John Mottley

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John Mottley (1692–1750) was an English writer, known as a dramatist, biographer, and compiler of jokes.


He was the son of Colonel Thomas Mottley, a Jacobite adherent of James II in his exile, who entered the service of Louis XIV, and was killed at the battle of Turin in 1706; his mother was Dionisia, daughter of John Guise of Ablode Court, Gloucestershire. John was born in London, was educated at Archbishop Thomas Tenison's grammar school in the parish of St Martin-in-the-Fields, and obtained a clerkship in the excise office in 1708. He was compelled to resign his post in 1720, and from that time gained a precarious subsistence by his pen.[1]

He died in 1750, having for some years previously been almost bedridden with gout.[1]


Title page for Joe Miller's Jests (1739), written by Mottley as Elijah Jenkins.

He made his debut as a dramatic author with a tragedy in the pseudo-classic style, entitled The Imperial Captives, the scene of which is laid at Carthage, in the time of Genseric, who with the Empress Eudoxia and her daughter plays a principal part. The play was produced at the Theatre Royal, Lincoln's Inn Fields, in February 1719–20. At the same theatre was produced in April 1721 Mottley's only other effort in tragedy, Antiochus, based on the story of the surrender by Seleucus Nicator of his wife Stratonice to his son Antiochus. Both tragedies were printed on their production.[1]

In comedy Mottley was more successful. In a humorous vein are his dramatic opera, Penelope, in which he was assisted by Thomas Cooke (1703–1756), a satire on Alexander Pope's Odyssey, and his farce The Craftsman, or Weekly Journalist (both performed at the Haymarket, and printed in 1728 and 1729 respectively). His comedy, The Widow Bewitched, produced at Goodman's Fields Theatre in 1730, and printed, was a successful play.[1]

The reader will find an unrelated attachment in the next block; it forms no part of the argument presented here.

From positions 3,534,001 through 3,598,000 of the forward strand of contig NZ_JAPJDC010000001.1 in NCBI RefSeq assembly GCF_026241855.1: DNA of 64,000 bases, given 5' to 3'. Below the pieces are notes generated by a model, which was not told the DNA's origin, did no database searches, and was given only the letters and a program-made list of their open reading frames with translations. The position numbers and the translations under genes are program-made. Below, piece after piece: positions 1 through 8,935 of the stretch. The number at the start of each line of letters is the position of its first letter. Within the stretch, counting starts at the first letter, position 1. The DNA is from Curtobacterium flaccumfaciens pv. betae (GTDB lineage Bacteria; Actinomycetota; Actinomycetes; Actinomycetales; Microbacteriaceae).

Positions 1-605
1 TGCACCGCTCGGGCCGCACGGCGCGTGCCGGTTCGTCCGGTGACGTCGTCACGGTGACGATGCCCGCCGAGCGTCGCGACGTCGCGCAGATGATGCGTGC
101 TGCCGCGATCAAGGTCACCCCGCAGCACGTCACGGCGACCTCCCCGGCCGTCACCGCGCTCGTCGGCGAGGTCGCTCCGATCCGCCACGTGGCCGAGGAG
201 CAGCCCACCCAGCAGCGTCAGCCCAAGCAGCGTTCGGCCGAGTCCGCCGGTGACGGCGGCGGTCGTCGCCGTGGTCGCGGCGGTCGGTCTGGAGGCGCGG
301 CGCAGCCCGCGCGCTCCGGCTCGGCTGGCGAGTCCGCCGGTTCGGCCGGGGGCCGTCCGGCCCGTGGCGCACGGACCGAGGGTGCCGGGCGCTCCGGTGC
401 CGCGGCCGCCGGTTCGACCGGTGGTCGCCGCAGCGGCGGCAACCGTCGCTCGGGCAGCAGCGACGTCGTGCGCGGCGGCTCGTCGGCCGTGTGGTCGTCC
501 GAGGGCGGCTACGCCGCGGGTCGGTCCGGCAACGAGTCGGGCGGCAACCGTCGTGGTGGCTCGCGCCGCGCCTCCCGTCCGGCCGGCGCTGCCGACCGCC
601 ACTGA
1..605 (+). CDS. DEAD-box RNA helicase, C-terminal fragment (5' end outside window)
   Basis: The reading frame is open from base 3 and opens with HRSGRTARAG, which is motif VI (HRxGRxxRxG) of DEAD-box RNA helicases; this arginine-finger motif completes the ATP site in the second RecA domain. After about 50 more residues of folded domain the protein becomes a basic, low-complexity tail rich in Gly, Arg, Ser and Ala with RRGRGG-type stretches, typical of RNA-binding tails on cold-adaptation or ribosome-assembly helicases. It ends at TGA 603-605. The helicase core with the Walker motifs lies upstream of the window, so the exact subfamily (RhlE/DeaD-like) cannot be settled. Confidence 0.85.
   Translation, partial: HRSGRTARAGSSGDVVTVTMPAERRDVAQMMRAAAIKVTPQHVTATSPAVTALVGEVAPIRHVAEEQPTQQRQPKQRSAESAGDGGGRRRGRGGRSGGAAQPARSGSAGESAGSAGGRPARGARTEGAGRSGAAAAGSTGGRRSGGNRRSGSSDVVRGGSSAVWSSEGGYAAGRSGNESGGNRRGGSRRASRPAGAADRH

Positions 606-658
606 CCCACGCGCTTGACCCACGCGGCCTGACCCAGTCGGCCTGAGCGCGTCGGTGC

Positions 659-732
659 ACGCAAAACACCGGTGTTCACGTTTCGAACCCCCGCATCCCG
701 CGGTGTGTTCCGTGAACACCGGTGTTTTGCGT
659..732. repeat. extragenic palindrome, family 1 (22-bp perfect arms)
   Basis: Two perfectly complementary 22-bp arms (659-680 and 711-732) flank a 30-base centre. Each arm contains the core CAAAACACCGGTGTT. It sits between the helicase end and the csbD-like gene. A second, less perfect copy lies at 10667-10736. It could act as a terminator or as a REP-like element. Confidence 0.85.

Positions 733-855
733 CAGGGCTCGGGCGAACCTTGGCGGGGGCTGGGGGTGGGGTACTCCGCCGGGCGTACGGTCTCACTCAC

Mottley was joint author with Charles Coffey of the comic opera, The Devil to Pay, or The Wives Metamorphos'd, a ballad opera produced at Drury Lane on 6 August 1731, and frequently revived. Under the pseudonym of Robert Seymour he edited in 1734 (perhaps with the assistance of Thomas Cooke) John Stow's Survey of the Cities of London and Westminster (London, 2 volumes). Under the pseudonym of Elijah Jenkins he published in 1739 the classic jest-book, Joe Miller's Jests, or the Wit's Vade-Mecum (see Joe Miller).[1]

Mottley is also the author of two historical works: The History of the Life of Peter I, Emperor of Russia, London, 1739, 2 vols.; and The History of the Life and Reign of the Empress Catharine, containing a short History of the Russian Empire from its first Foundation to the Time of the Death of that Princess, London, 1744, 2 vols. He is the reputed author of the Compleat List of all the English Dramatic Poets and of all the Plays ever printed in the English Language to the Present Year 1747, appended to Thomas Whincop's Scanderbeg, from internal evidence it being clear he at least wrote the article on himself. A portrait is mentioned by Bromley.[1]


  1. ^ a b c d e f Rigg 1894.

 This article incorporates text from a publication now in the public domainRigg, James McMullen (1894). "Mottley, John". In Lee, Sidney. Dictionary of National Biography. 39. London: Smith, Elder & Co. 

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